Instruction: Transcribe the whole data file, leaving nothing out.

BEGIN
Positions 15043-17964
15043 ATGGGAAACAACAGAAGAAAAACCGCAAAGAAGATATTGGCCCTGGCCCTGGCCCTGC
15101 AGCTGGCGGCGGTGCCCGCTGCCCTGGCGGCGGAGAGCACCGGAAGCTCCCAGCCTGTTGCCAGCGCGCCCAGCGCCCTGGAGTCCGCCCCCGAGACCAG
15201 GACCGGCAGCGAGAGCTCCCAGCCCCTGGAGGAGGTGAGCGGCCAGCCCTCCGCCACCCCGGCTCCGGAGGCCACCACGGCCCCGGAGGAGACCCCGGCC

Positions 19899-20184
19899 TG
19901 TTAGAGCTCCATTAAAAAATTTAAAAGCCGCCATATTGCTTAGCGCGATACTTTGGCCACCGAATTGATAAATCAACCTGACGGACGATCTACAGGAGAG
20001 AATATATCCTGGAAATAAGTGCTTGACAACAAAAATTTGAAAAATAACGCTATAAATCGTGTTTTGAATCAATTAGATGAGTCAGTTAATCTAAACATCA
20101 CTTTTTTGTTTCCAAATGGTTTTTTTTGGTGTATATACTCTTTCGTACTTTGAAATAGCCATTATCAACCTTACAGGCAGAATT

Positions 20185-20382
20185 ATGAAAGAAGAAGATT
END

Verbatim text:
Positions 15043-17964
15043 ATGGGAAACAACAGAAGAAAAACCGCAAAGAAGATATTGGCCCTGGCCCTGGCCCTGC
15101 AGCTGGCGGCGGTGCCCGCTGCCCTGGCGGCGGAGAGCACCGGAAGCTCCCAGCCTGTTGCCAGCGCGCCCAGCGCCCTGGAGTCCGCCCCCGAGACCAG
15201 GACCGGCAGCGAGAGCTCCCAGCCCCTGGAGGAGGTGAGCGGCCAGCCCTCCGCCACCCCGGCTCCGGAGGCCACCACGGCCCCGGAGGAGACCCCGGCC

Positions 19899-20184
19899 TG
19901 TTAGAGCTCCATTAAAAAATTTAAAAGCCGCCATATTGCTTAGCGCGATACTTTGGCCACCGAATTGATAAATCAACCTGACGGACGATCTACAGGAGAG
20001 AATATATCCTGGAAATAAGTGCTTGACAACAAAAATTTGAAAAATAACGCTATAAATCGTGTTTTGAATCAATTAGATGAGTCAGTTAATCTAAACATCA
20101 CTTTTTTGTTTCCAAATGGTTTTTTTTGGTGTATATACTCTTTCGTACTTTGAAATAGCCATTATCAACCTTACAGGCAGAATT

Positions 20185-20382
20185 ATGAAAGAAGAAGATT